We have often used Domestic Violence Awareness Month as a time to share statistics and imagery to illustrate that domestic violence is a serious problem. This played an important role in the early days of our movement: we were able to help people acknowledge the problem at a time where many people failed to acknowledge domestic violence and its severity.
Almost half a century has passed since the very beginning of this movement, and knowledge and discussion of domestic violence has entered the mainstream. We are going to take this opportunity to pivot towards a new message: one that is centered in needs survivors have expressed to us.
We know 42.5 percent of Hoosiers are experiencing some form of gender-based violence (43.4 percent of those who identify as women and 27.9 percent of those who identify as men). We honor those who have lost loved ones. But we also recognize that when we link domestic violence directly with deadly incidents, we are minimizing what a majority of survivors are experiencing on a daily basis.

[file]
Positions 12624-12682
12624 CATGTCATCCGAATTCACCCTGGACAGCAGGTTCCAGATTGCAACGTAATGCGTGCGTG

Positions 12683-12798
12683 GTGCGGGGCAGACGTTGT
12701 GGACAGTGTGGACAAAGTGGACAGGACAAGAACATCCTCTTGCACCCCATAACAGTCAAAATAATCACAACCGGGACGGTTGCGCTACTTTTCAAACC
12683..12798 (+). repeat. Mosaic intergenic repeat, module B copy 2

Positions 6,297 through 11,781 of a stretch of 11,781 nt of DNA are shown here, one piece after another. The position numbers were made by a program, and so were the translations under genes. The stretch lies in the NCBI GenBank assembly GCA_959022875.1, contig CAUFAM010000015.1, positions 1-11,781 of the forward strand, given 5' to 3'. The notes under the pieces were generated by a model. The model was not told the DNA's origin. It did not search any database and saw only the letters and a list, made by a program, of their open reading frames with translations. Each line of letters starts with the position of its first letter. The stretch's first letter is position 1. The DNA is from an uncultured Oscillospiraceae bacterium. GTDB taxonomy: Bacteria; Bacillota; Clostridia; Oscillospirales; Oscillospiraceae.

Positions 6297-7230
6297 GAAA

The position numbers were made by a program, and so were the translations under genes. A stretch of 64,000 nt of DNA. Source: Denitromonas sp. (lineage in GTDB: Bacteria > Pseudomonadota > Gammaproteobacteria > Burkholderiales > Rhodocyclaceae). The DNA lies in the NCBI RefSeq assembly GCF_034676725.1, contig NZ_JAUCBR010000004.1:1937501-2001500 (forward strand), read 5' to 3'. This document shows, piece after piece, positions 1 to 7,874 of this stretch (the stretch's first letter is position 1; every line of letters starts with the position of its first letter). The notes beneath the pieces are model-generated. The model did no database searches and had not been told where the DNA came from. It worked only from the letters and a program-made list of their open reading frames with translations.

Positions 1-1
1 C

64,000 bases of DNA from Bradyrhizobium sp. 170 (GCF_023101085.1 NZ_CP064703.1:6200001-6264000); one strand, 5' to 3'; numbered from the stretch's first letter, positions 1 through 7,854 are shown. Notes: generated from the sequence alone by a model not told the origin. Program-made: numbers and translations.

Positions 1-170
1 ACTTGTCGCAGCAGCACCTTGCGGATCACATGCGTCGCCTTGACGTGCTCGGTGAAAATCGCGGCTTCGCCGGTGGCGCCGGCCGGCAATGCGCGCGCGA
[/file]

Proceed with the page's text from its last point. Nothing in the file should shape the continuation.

In the Re-Centering Report, survivors told us they need our messaging surrounding domestic violence to focus on helping survivors connect with resources, and decreasing judgment in the community. They told us loudly and clearly that awareness strategies that focus on injury and death feel triggering/traumatizing for them.
That’s why we are “re-branding” Domestic Violence Awareness Month to a more hopeful (and helpful) alternative – Domestic Violence Prevention Month.
We will continue specific, survivor-centered awareness strategies, like spreading the word about all of the resources available to survivors, from shelter, to financial security, to criminal record expungement, but we also want to make it clear we are doing something new.
This month, we will focus on the ways we all can create safe, stable, nurturing, nonjudgmental communities where everyone can thrive, and violence doesn’t feel like an easy or appropriate choice.
We encourage you to join us in focusing on strategies that encourage community members to support survivors in their neighborhoods, congregations and workplaces. When we create environments that accept people’s whole selves, we are working to eliminate violence.